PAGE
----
Despite the activists’ pressure, last week the European Parliament moved ahead with the plan to label nuclear and natural gas-fired power plants as green investments. The regulation will apply as of January 1, 2023.
The parliament fell short of the minimum 353 votes needed to reject the European Commission’s proposal. Parliamentarians, with the defining support of the whole conservative European People’s Party, voted to allow gas and nuclear energy to be classified as sustainable investments on financial markets.
After a year of delay, strong lobbying from businesses and governments, and a prior European Parliament rejection, the EU executive branch has welcomed the result.
As defined by the Commissioners, the taxonomy should guide investment toward projects that are in line with the bloc’s goal to be climate neutral by 2050:
- On the one hand, supporters of nuclear power, including the 12 EU member states who backed the inclusion, defend that nuclear power is not more harmful than other industries included in the taxonomy. Besides, they see these sources of energy as an essential ally to tackle climate change.
- On the other hand, major reactions have arisen among climate campaigners, green parties, scientists, and influential personalities. They argue this resolution is going to enable investors to shift potential funds from renewable energies to older and dirtier energies.
The Greens stand out against a “textbook greenwashing”
The European Greens reacted sternly: “This is GREENWASHING. It presents a threat to energy security and is a setback for the clean energy transition”.
The party maintains that this outcome undermines the reliability of the EU’s taxonomy, ignores the science, and worsens the climate situation.
Thomas Waitz, Co-Chair of the European Green Party asserted:
“This is a catastrophic loss for the EU’s leadership on labelling green investments. To put fossil gas and nuclear in the same category as clean renewables, is textbook greenwashing. […]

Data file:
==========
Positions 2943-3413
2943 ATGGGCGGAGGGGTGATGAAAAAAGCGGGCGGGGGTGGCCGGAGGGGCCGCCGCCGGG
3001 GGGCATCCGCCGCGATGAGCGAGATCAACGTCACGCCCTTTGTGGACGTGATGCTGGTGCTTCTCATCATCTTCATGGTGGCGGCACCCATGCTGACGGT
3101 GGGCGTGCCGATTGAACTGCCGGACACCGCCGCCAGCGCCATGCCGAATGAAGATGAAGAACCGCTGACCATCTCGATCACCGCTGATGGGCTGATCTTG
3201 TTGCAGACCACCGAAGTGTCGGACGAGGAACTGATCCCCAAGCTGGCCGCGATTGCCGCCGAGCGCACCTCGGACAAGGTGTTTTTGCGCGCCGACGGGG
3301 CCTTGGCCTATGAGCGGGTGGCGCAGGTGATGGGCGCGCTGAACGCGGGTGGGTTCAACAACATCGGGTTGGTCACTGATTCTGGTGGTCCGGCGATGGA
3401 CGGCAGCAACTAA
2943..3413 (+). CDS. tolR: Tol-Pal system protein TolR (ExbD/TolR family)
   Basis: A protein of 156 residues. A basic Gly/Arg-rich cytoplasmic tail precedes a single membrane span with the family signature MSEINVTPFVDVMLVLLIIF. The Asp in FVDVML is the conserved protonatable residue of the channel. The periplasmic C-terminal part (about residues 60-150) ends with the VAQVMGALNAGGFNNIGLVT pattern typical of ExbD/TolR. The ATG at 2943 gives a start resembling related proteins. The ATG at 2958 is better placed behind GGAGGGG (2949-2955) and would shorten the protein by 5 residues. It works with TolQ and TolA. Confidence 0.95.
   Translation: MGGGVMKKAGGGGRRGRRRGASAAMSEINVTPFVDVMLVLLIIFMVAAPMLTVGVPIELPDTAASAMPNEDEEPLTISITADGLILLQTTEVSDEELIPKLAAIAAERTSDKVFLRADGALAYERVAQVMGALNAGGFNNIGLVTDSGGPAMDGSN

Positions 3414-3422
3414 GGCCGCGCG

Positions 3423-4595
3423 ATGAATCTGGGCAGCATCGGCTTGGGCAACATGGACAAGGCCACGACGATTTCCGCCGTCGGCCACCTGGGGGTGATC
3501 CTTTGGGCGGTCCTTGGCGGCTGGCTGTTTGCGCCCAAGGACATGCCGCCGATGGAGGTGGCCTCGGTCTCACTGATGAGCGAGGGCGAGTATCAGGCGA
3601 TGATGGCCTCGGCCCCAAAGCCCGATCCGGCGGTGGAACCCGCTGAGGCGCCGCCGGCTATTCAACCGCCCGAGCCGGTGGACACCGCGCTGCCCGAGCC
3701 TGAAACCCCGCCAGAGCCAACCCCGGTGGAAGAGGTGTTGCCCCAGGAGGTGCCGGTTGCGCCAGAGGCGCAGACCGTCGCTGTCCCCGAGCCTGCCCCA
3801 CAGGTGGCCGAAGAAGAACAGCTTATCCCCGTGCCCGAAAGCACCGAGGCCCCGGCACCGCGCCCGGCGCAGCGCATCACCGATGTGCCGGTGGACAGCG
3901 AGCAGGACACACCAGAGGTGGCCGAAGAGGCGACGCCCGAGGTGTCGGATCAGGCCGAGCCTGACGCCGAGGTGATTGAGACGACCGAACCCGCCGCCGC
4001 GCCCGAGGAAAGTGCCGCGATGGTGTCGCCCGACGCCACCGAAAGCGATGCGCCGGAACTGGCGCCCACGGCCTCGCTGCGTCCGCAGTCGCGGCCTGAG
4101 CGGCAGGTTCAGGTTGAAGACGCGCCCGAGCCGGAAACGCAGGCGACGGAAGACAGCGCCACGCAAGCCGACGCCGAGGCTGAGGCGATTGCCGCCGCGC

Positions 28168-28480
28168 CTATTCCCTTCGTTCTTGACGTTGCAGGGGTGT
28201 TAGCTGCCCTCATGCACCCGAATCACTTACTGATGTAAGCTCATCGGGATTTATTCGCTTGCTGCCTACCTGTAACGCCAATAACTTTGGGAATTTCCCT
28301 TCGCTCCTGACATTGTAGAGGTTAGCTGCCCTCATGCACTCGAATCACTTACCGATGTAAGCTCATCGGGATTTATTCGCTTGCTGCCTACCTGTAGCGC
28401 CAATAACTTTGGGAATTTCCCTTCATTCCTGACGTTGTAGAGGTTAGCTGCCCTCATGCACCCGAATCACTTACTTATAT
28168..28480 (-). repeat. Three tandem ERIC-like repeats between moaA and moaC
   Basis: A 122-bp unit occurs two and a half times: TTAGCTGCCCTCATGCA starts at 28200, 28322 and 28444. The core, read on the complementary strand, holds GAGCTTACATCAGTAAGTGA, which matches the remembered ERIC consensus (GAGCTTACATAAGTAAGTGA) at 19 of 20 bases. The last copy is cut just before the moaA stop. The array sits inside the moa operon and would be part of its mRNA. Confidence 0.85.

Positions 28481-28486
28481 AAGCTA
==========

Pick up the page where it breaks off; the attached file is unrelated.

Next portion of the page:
This greenwashing will do nothing but deepen our reliance on Russian fuels and lock us further into climate chaos. As Greens, we will fight hard to overcome this setback, together with civil society and activists. The fight for a clean, sustainable future is not over.”
Last resort of hope: Austria and Luxembourg will go to court
In a fierce response after the European Parliament voting, Luxembourg and Austria are willing to counter the polemic resolution in court.
“It is neither credible, ambitious nor knowledge-based, endangers our future and is more than irresponsible”Austrian climate minister, Leonore Gewessler
Luxembourg already announced they would support the Austrian push. Claude Turmes, Luxembourgish politician stated:
Although this is a process that could take years, Spain and Denmark have also shown interest in rebutting the decision. These countries would also consider joining the lawsuit. Germany was examining the option of a lawsuit as wall, but they decided not to follow.
Will more EU member states combat the polemic choice? Is this the move that will shape European climate policy in the upcoming years?